Our Take: The Falcons needed less work than most teams, but it’s not clear whether they did enough at defensive tackle. — B-

 

CAROLINA PANTHERS

Key Acquisitions: DT Dontari Poe, RB C.J. Anderson, WR Torrey Smith, WR D.J. Moore, WR Jarius Wright, OG Jeremiah Sirles, S Da’Norris Searcy, CB Ross Cockrell, CB Donte Jackson, TE Ian Thomas

Key Losses: OG Andrew Norwell, DT Star Lotulelei, S Kurt Coleman, RB Jonathan Stewart, DE Charles Johnson, TE Ed Dickson, CB Daryl Worley, QB Derek Anderson, WR Russell Shepard

A big chunk of the team that reached Super Bowl 50 departed this offseason, but it’s hard to fault Carolina for the exodus. It was expected that Andrew Norwell and Star Lotulelei would leave after counterparts Trai Turner and Kawann Short, respectively, received massive contracts. Meanwhile, Kurt Coleman, Jonathan Stewart and Charles Johnson are well into the backstretch of their careers.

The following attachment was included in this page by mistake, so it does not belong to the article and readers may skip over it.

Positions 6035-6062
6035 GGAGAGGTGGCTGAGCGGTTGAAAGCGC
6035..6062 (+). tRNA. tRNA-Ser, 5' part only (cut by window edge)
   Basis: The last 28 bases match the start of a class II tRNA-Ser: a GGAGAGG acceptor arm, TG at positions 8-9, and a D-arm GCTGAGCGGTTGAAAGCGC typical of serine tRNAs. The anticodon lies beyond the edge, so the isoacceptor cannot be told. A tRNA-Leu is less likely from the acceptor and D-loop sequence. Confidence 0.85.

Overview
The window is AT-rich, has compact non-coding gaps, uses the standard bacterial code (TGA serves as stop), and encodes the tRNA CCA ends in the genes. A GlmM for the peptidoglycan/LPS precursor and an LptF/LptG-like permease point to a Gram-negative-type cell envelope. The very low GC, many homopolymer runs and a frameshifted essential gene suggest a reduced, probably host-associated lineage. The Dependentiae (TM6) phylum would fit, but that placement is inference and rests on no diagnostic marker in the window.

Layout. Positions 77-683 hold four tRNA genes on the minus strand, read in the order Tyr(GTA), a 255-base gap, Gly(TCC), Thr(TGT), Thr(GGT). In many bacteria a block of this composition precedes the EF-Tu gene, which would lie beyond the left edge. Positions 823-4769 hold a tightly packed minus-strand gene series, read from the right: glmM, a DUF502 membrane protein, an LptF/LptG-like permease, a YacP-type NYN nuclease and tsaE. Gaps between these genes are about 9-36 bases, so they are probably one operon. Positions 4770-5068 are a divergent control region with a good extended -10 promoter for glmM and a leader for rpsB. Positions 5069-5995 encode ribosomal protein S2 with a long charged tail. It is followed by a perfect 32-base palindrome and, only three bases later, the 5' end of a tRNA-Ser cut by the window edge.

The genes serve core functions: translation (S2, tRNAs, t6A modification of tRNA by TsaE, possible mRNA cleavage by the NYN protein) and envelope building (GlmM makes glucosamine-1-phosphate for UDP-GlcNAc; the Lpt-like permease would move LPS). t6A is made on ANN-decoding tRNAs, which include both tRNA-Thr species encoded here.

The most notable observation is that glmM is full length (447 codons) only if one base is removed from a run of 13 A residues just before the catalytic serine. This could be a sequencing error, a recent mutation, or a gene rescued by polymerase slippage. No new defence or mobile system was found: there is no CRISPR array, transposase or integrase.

Jeremiah Sirles has big shoes to fill following Norwell’s departure, but the offense upgraded elsewhere, with speedster Torrey Smith and first-rounder D.J. Moore, who should add some juice to the passing game under new coordinator Norv Turner. Despite his struggles as a head coach, Turner’s track record as a coordinator is excellent, and he could make magic with Cam Newton if the two develop chemistry.

C.J. Anderson arrived after the draft for just $1.75 million over one year, and he should complement 2017 first-round pick Christian McCaffrey extremely well. Nabbing Ian Thomas in Round 4 was a nice upside bet on a possible long-term replacement for 33-year-old Greg Olsen.

Getting Dontari Poe from the rival Falcons for less annual money than Lotulelei received in Buffalo was a steal, while Da’Norris Searcy and Ross Cockrell are exactly the types of veterans that Carolina has succeeded with in its zone-heavy defensive scheme under Ron Rivera. Second-rounder Donte Jackson could see early time in the slot as well.

Our Take: The Panthers recovered nicely, but some key losses will be felt. How Newton plays in Turner’s offense will likely make or break this team. — C+